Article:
religious harmony throughout the Empire. By force of arms he ended political disorder, and
by convening the Council of Nicea in 325 AD, he sought to do the same thing for the
Christian factions.
The Council of Nicaea

As every religion evolves over the centuries—Daoism, Buddhism, Hinduism, Islam—
theological controversy naturally and inevitably arises over interpretation of sacred texts.
As many religious historians point out, early Christianity had a particular problem: it had
inherited a nuanced Greek philosophical vocabulary which had to be bent to express the
theology of the new faith. The problem was compounded when the Greek of the Gospels
was translated into Latin.

The principle theological dispute in Constantine’s day concerned the relationship between
God and Christ: was there a “likeness” or a “sameness” between them? Was Christ
“consubstantial” with God? Did Christ share identically in God’s eternal substance? Did
Christ exist always? What might appear an issue no more significant than the number of
angels which can dance on a pin point tore at the fabric of Christianity. To this day, along
with other few matters, this issue separates the Eastern Orthodox and Anglican Churches
from the Catholic Church.

This is a weighty matter because it challenges Christ Divine and Resurrected with a Christ
who is a merely a teacher, a prophet, a mortal human being—this latter view is shared by
Thomas Jefferson, Jehovah’s Witnesses, and Islam. But when this view prevails at its
extreme we can imagine a Christ having a romance with Mary Magdalene, we can have an
imaginary daughter who is the root of all the Royal bloodlines of Europe: in short, we can
have The Da Vinci Code. Sir Leigh Teabing, in fact, could make an invincible argument
that the Council of Nicea was convened to prevent the publication of The Da Vinci Code.
Sir Leigh instead chooses to argue that Christ-as-a-mortal-man was the conventional belief
of Christians from the very beginning, and that Constantine called the Council to “collate”
and manipulate the Christian texts, especially the Gospels of Matthew, Mark, Luke, and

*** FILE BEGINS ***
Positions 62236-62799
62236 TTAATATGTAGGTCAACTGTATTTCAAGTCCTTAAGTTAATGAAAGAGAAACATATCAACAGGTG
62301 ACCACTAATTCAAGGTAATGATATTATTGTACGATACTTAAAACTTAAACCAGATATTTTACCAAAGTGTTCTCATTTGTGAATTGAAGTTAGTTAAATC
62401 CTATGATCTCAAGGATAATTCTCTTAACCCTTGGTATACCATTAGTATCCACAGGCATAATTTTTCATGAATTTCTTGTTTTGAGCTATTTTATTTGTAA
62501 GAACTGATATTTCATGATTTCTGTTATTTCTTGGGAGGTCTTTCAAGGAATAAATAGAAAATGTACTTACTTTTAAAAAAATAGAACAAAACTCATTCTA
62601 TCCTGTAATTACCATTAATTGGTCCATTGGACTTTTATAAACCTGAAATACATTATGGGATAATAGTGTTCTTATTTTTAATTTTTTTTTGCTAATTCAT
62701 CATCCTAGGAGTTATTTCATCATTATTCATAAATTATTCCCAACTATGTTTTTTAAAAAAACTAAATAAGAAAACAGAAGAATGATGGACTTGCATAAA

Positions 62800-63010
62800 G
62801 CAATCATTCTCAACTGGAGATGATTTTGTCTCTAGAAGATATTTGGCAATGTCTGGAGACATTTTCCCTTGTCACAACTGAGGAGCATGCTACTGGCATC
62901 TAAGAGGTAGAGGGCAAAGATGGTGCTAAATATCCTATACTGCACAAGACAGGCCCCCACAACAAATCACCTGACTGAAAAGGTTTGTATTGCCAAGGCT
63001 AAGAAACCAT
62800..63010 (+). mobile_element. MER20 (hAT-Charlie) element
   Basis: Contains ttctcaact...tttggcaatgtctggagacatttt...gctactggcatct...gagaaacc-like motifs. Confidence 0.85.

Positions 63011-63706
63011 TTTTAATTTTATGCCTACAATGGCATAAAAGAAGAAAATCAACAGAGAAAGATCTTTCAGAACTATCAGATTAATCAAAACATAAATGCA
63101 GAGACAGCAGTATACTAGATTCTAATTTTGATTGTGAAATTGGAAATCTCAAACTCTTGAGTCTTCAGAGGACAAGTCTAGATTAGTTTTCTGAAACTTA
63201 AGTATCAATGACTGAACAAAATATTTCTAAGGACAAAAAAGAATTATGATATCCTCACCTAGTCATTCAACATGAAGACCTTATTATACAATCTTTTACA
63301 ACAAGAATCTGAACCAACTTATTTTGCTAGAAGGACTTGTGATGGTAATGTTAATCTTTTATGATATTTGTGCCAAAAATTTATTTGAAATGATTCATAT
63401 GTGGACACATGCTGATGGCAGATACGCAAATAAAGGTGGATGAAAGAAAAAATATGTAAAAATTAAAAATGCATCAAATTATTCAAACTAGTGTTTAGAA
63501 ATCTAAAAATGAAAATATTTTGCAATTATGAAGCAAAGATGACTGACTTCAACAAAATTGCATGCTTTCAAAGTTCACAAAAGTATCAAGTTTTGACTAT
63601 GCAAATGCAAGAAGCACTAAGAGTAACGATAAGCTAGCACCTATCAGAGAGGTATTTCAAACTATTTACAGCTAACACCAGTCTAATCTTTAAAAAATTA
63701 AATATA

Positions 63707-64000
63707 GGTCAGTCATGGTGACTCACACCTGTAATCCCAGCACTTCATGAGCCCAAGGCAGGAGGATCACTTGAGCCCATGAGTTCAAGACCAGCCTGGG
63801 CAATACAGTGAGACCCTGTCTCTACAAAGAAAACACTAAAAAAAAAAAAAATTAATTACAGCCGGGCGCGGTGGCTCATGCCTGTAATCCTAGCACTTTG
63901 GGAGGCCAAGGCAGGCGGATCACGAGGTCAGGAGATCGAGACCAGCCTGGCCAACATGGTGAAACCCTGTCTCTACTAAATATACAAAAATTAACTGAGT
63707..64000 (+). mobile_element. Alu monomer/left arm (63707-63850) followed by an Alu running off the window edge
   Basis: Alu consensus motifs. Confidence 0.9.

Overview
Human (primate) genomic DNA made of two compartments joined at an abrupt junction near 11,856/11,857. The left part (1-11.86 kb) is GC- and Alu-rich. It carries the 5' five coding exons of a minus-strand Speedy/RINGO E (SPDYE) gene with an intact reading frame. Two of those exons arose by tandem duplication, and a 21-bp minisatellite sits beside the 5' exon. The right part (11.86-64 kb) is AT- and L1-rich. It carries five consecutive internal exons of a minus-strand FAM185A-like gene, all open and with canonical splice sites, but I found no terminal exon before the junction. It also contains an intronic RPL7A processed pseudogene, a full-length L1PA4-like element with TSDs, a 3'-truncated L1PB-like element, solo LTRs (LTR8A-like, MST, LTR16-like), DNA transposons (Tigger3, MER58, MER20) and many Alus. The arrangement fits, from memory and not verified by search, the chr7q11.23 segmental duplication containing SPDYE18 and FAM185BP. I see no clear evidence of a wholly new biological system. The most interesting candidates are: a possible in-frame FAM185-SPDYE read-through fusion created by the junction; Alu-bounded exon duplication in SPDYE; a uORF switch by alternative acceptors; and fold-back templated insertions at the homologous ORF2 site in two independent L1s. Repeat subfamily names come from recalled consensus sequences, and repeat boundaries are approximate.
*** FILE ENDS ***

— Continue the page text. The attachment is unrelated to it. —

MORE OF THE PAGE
John, excising anything that might suggest Christ was anything less then Divine. If that
were true, Constantine was supremely inept in his “collating.” Sir Leigh is apparently
oblivious to the New Testament papyri in the Beatty and Bodmer collections or the other
manuscripts dating to well before the Council from which a New Testament can be
reconstructed that is virtually identical to the one in use today.

The issue among the early Christian communities was never Christ’s Divinity, but rather
how Divine he was. That was, in fact, the agenda of the Council: to deal with the views of
Arius, a Christian priest from Alexandria, Egypt, who had gained wide support for his
arguments that Christ was less Divine than His Father. The few records that remain from
the Council indicate Arius was disputed and declared a “heretic”: that is, someone who
holds views at variance with accepted ideas. Arius was sent into exile and his theological
writings were destroyed. The Council completed its work with the establishment of the
feast day for Easter and the Nicene Creed, a profession of Christian faith in the identity of
Christ and his Father—“Light from Light...the true God of the true God...of the same
substance with the Father.”

The Council’s work was not definitive. Arianism remained problematical and in 381 AD, at
a second Council elsewhere, the Nicene Creed was revised again. The Da Vinci Code,
with great virtuosity, has inventively supplied its readers with imaginary, encrypted, but
decipherable mysteries—it is likely, however, that the endless mysteries of religion shall
remain undecoded.